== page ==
A final important distinction between law and equity is the source of the rules governing the decisions. In law, decisions are made by reference to legal doctrines or statutes. In contrast, equity, with its emphasis on fairness and flexibility, has only general guides known as the maxims of equity. As noted above, a historic criticism of equity as it developed was that it had no fixed rules of its own with the Lord Chancellor from time to time judging in the main according to his own conscience. As time went on the rules of equity did lose their flexibility and from the 17th Century onwards equity was rapidly consolidated into a system of precedents much like its cousin Common Law.
Charles Dickens’ Bleak House parodied the excessive time and expense associated with the Court of Equity in 19th century England.
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The distinction between “law” and “equity” is an accident of history. The “law courts” or “courts of law” were the courts all over England that enforced the king’s laws in medieval times. At the end of the 13th century the courts of law gradually froze the types of claims they would hear, and the procedure that governed the hearing of those claims. Because the range of legal claims at that time was quite narrow, legal procedures were painfully hypertechnical, and jurors were often bribed, the result was that many meritorious plaintiffs were denied relief.
However, remedies could also be obtained through filing a petition with the king, who held residual judicial power; these filings were usually phrased in terms of throwing oneself upon the king’s mercy or conscience. Eventually, the king began to regularly delegate the function of resolving such petitions to the Chancellor, an important member of the King’s Council. At the time, the Chancellor was usually a clergyman and the King’s confessor, so he was literally the keeper of the King’s conscience. Soon the Chancery, the Crown’s secretarial department, began to resemble a judicial body and became known as the “Court of Chancery”.
By the 15th century, the judicial power of the Chancery was recognised. Equity, as a body of rules, varied from Chancellor to Chancellor, until the end of the 16th century. After the end of the 17th century, only lawyers were appointed to the office of Chancellor.
One area in which the Court of Chancery assumed a vital role was the enforcement of uses, a role which the rigid framework of land law could not accommodate. This role gave rise to the basic distinction between legal and equitable interests.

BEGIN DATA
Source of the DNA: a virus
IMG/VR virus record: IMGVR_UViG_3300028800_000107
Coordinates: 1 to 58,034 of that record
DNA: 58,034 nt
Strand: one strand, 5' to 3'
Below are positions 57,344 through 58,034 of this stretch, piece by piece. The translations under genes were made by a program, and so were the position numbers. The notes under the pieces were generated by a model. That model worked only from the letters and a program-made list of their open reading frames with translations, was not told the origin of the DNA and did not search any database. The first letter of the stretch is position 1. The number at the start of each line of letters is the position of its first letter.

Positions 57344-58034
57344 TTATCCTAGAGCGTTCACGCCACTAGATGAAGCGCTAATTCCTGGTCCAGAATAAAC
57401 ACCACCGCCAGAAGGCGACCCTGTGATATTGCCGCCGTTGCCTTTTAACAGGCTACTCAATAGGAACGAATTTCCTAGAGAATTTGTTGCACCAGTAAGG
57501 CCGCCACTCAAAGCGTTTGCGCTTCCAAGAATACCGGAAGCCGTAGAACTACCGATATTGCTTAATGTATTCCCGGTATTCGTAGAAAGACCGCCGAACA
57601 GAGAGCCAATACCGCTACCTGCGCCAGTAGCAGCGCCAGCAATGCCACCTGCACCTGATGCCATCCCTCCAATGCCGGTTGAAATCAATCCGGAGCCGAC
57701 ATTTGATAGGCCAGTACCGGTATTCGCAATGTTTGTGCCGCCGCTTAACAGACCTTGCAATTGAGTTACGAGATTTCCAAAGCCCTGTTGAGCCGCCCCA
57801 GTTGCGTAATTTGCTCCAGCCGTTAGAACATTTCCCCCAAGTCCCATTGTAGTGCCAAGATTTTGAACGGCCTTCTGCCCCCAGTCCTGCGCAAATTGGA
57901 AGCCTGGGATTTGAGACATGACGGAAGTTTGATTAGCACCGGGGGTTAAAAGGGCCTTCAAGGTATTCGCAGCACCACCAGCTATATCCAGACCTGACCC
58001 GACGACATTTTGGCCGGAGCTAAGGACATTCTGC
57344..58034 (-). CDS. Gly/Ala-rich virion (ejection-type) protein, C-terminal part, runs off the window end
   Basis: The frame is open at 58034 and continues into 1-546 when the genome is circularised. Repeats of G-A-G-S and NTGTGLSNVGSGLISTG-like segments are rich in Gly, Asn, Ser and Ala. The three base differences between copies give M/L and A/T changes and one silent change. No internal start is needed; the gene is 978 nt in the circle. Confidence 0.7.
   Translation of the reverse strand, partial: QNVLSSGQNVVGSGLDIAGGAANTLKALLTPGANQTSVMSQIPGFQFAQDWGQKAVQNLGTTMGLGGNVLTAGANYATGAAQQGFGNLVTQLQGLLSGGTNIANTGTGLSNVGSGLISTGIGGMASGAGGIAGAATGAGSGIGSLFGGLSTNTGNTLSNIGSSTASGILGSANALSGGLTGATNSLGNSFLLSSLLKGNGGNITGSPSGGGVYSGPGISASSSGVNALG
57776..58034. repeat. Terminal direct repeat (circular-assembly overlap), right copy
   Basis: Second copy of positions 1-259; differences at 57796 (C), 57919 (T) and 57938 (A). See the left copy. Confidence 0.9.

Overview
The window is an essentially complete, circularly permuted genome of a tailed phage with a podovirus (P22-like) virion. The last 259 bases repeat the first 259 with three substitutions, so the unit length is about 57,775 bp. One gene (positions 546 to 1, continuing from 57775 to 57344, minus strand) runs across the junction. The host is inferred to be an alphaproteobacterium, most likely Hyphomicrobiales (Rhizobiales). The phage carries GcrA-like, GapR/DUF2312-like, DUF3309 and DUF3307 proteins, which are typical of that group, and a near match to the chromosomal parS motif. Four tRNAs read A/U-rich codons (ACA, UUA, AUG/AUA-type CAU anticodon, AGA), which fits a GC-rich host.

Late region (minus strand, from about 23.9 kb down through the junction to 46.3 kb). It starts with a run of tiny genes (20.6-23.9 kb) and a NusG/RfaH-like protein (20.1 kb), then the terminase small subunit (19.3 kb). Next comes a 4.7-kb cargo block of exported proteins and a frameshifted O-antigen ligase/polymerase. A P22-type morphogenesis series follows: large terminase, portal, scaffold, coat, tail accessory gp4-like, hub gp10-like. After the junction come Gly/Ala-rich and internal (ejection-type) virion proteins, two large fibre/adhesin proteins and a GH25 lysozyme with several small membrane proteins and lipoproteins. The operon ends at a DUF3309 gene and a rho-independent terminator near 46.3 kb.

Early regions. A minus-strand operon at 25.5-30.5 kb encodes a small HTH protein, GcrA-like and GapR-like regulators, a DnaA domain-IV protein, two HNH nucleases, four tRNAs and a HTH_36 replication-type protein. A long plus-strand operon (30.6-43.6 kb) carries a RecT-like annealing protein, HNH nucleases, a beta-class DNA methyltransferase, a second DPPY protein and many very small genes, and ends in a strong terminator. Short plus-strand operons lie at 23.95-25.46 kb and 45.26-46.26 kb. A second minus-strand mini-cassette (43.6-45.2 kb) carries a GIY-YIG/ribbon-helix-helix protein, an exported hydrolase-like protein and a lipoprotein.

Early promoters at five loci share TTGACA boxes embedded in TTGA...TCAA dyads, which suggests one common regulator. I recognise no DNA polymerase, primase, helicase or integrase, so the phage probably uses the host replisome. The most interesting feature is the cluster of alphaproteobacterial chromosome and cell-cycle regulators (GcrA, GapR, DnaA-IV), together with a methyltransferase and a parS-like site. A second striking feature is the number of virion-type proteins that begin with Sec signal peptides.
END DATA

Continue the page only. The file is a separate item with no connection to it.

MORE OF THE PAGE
Development of Equity in England
It was early provided that, in seeking to remove one who wrongfully entered your land with force and arms, you could allege disseisen (dispossession) and demand (and pay for) a writ of entry. That writ did not just give you the written right to re-enter your own land, it gave it you under the protection of the Crown if need be, whence its value. In 1253, to prevent judges from inventing new writs, Parliament provided that the power to issue writs would thereafter be transferred to judges only one writ at a time, in a “writ for right” package known as a form of action. However, because it was limited to enumerated writs for enumerated rights and wrongs, the writ system sometimes produced unjust results. Thus, even though the King’s Bench might have jurisdiction over your case and might have the power to issue the perfect writ, you might still not have a case if there was not a single form of action combining them. Therefore, lacking a legal remedy, your only option would be petitioning the King.
People started petitioning the King for relief against unfair judgments and as the number of petitioners rapidly grew, the King delegated the task of hearing petitions to the Lord Chancellor. The first Chancellors were men of the cloth, and they were required to pass judgment guided by conscience and based on morals and equality. It has been suggested that ecclesiastics were chosen for this position as they belonged to the small class of people who were able to read and write.
As these Chancellors had no formal legal training, and were not guided by precedent, their decisions were often widely diverse. However, in 1529 a lawyer, Sir Thomas More, was appointed as Chancellor, marking the beginning of a new era. After this time, all future Chancellors were lawyers, and from around 1557 onwards, records of proceedings in the Courts of Chancery were kept, leading to the development of a number of equitable doctrines. Criticisms continued. The 17th century Jurist John Selden once said that “equity varies with the length of the Chancellor’s foot”.
As the law of equity developed, it began to rival and conflict with the common law. Litigants would go ‘jurisdiction shopping’ and often would seek an equitable injunction prohibiting the enforcement of a common law court order. The penalty for disobeying an equitable ‘common injunction’ and enforcing a common law judgment was imprisonment.
The Chief Justice of the King’s Bench, Sir Edward Coke began the practice of issuing writs of habeas corpus, which required the release of people imprisoned for contempt of chancery orders.
This tension grew to an all-time high in the Earl of Oxford’s case (1615), where a judgment of Coke CJ was allegedly obtained by fraud. The Court of Chancery issued a common injunction prohibiting the enforcement of the common law order. The two courts became locked in a stalemate, and the matter was eventually referred to the Attorney-General, Sir Francis Bacon. Sir Francis, by authority of King James I, upheld the use of the common injunction and concluded that in the event of any conflict between the common law and the law of equity, equity would prevail. Equity’s primacy in England was later enshrined in the Judicature Acts of the 1870s, which also served to fuse the courts of equity and the common law into one unified court system.
Andrew Edgecomb 2006; Equity in a Nutshell by T. Cockburn & M. Shirley, Lawbook Co, Sydney, 2005; Equity & Trusts by T. Cockburn, W. Harris & M. Shirley, Butterworths, Sydney, 2005.
arris & M. Shirley, Butterworths, Sydney, 2005.